– Dave
    Jan 4, 2021 at 20:53
  • $\begingroup$ @Dave, I understand. I am ok with the value I get from measuring MAE on this subset and I basically base my choices and comparisons on using MAE divided by the average target value, $\bar y_{true}$. That being said, its always good to have multiple measures to quantify different aspects. My problem is, if $R_1^2$ and $NSE$ should not be used for measuring predictive accuracy why is it used so frequently. And as I pointed out, I don't feel good how in hydrology they interpret negative NSE and NSE in general. $\endgroup$ Jan 4, 2021 at 20:57
  • $\begingroup$ 1) Mixing an MAE metric with the pooled mean (instead of median) seems like a mistake. 2) $R^2_1$ is not an invalid metric for nonlinear regressions. However, it is equivalent to MSE, and (in the nonlinear case) it lacks the interpretation as being some proportion of variance explained, due to the lack of orthogonality. $\endgroup$
    – Dave
    Jan 4, 2021 at 21:10

1 Answer 1

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As you write, the only difference between Goodness of Fit and predictive accuracy is that one is measured in-sample and the other out-pf-sample. The terms themselves say nothing about the KPI used. So you can use $R_1^2$ or $R_2^2$ in either case, or any other accuracy measure. (It would make little sense to use a pinball loss that is optimized by a quantile for the GoF, though.)

Whether the models are linear or nonlinear is immaterial for the accuracy KPI, which after all only assesses how accurate predictions are. We can evaluate predictions from judgmental forecasts with the exact same KPIs, after all.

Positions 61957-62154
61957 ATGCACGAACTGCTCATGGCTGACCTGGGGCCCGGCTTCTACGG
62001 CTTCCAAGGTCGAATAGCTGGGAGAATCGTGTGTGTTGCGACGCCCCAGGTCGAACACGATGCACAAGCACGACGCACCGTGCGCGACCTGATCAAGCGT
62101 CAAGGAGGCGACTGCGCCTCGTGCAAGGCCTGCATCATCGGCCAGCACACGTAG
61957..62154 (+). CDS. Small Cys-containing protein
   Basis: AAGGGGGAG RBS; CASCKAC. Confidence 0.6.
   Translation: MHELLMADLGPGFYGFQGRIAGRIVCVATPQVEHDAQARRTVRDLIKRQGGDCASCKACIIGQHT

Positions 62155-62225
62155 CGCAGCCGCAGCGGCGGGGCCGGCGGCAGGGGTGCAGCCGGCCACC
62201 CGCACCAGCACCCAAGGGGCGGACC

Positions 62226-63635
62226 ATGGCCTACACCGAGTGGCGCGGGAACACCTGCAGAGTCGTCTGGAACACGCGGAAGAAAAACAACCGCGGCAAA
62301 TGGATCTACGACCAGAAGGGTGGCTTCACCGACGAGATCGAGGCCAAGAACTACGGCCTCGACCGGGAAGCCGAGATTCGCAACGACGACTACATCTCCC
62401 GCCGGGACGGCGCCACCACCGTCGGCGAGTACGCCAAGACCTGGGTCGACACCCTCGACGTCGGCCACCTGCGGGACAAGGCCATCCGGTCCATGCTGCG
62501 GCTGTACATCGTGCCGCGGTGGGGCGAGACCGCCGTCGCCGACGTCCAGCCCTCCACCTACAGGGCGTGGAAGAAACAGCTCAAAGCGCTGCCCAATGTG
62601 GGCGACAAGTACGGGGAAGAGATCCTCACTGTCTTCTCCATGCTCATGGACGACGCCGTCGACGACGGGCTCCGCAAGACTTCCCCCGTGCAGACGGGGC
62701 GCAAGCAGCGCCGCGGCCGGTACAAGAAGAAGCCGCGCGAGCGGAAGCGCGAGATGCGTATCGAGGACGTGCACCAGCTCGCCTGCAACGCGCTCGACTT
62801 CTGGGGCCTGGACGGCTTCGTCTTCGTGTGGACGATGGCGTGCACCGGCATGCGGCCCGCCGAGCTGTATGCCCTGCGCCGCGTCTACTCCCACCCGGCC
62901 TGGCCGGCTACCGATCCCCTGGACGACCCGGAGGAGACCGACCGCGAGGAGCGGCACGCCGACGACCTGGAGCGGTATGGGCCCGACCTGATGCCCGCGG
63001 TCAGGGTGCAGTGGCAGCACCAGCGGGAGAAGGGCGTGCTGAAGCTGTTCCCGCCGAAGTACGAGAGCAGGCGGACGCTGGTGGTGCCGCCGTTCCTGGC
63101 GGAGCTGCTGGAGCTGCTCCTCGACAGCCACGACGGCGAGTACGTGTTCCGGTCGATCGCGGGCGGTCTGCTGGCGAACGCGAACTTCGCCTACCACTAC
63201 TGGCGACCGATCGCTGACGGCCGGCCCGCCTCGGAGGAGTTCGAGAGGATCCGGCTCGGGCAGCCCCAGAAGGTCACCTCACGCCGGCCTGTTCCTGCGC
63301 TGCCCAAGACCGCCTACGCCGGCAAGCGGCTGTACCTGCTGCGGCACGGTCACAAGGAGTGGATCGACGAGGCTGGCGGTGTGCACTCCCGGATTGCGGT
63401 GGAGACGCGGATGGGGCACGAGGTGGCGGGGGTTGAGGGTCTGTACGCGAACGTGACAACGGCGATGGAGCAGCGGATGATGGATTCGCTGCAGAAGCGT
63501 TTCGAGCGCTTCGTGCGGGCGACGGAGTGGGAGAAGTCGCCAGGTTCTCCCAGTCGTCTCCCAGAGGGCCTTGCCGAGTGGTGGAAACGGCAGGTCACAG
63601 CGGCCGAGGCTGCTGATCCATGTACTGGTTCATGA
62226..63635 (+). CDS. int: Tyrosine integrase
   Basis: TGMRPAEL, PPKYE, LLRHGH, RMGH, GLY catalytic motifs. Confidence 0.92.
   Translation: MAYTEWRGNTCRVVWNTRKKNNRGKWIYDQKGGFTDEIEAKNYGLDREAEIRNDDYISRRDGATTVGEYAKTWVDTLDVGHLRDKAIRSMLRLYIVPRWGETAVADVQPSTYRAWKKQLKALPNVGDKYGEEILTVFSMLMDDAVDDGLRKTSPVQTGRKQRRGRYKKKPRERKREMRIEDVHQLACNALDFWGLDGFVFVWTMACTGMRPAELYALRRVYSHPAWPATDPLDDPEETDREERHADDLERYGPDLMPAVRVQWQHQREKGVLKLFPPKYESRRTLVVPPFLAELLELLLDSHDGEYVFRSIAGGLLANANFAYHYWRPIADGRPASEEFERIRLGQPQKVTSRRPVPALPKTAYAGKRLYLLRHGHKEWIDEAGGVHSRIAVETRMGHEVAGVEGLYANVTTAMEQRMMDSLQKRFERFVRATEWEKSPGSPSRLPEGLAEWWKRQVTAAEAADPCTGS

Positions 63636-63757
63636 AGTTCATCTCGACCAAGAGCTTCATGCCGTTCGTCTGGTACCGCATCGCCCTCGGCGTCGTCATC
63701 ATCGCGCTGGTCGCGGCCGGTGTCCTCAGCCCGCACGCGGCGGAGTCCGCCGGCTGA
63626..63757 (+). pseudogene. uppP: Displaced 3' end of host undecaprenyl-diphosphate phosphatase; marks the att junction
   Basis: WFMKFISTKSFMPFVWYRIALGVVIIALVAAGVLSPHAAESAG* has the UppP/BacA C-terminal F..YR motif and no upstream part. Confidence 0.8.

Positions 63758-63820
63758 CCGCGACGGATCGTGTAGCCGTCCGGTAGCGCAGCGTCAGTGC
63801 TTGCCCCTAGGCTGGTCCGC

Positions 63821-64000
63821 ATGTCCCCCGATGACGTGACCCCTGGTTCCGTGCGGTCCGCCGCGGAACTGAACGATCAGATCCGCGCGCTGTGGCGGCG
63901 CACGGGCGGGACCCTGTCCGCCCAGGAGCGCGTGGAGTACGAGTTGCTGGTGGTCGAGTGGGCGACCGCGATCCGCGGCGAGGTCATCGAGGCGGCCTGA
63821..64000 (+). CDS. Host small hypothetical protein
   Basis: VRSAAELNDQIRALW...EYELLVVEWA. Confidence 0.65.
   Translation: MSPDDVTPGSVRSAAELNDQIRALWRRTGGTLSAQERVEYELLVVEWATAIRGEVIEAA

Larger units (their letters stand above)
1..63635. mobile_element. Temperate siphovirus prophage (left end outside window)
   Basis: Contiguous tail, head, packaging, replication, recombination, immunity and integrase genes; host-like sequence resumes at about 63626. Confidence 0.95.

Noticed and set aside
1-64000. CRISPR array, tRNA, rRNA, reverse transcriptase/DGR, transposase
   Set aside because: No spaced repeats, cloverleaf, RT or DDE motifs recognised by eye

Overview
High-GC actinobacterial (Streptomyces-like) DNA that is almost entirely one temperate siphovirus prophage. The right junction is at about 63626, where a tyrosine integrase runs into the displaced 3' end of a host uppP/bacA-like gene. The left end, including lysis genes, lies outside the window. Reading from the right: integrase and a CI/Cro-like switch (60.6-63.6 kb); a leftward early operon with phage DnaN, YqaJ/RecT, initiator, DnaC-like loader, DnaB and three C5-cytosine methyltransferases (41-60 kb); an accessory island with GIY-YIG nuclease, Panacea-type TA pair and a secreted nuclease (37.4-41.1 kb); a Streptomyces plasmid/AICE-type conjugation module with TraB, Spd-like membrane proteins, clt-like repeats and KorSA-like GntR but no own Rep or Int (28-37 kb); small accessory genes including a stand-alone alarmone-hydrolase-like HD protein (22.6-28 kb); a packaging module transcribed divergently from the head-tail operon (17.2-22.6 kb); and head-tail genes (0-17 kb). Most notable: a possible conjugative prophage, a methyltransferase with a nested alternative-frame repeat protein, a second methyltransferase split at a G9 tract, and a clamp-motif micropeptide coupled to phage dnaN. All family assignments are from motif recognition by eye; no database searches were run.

To your questions:

  1. As Dave writes, $R_1^2$ is equivalent to MSE: it calculates the MSE, divides it by a scaling factor which is just the sum of squared differences between the actuals and their mean, and then subtracts this from 1. In-sample, this is usually a positive quantity, because your model should fit at least as well as the overall mean. (If it does worse in-sample, you have probably made an error.) Out-of-sample, it is quite possible that the mean of the holdout actuals would have been a better prediction than the prediction you calculated, see here. In such a case, your "out-of-sample $R_1^2$" would be negative.

    So yes, you can use $R_1^2$ to evaluate predictions.

  2. I personally would not use the squared correlation $R_2^2$, because it does not account for bias. If $\hat{y}_i=y_i-3$ for all $i$, then your predictions are biased, but they correlate perfectly with the actuals, and $R_2^2=1$. So $R_2^2$ will not detect that this prediction is likely not one you would consider "good".

  3. There are many, many accuracy measures for predictions. Besides the MSE and $R^2$, there is also the MAE, the Mean Absolute Percentage Error, various pinball losses for quantile predictions and so forth. The key thing is that you need to think about which functional of the (unknown) future distribution you want to elicit, and then use an appropriate error measure. Do you want unbiased predictions? Use the MSE. Do you want the median? Use the MAE. Do you want a quantile prediction? Use a pinball loss. You may be interested in Kolassa (2020, "Why the "best" point forecast depends on the error or accuracy measure", International Journal of Forecasting), where I explain this in a little more detail.

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  • $\begingroup$ The other point about $R^2$ vs $MSE$ is that $R^2$ is dimensionless, which looks like an advantage (because you can interpret it without knowing anything about the units) but can also be a disadvantage (because you can interpret it without knowing anything about the units) $\endgroup$ Jan 5, 2021 at 9:11
  • $\begingroup$ @ThomasLumley: yes indeed. In that it is related to a "scaled MSE", which scales a given forecast's MSE by the MSE achieved by a simple benchmark forecasting method, like the historical mean. The idea is (a) that these scaled MSEs are comparable even if the underlying series are on different orders of magnitude, and (b) you immediately see whether your method has improved on the very simple benchmark. $\endgroup$ Jan 5, 2021 at 11:47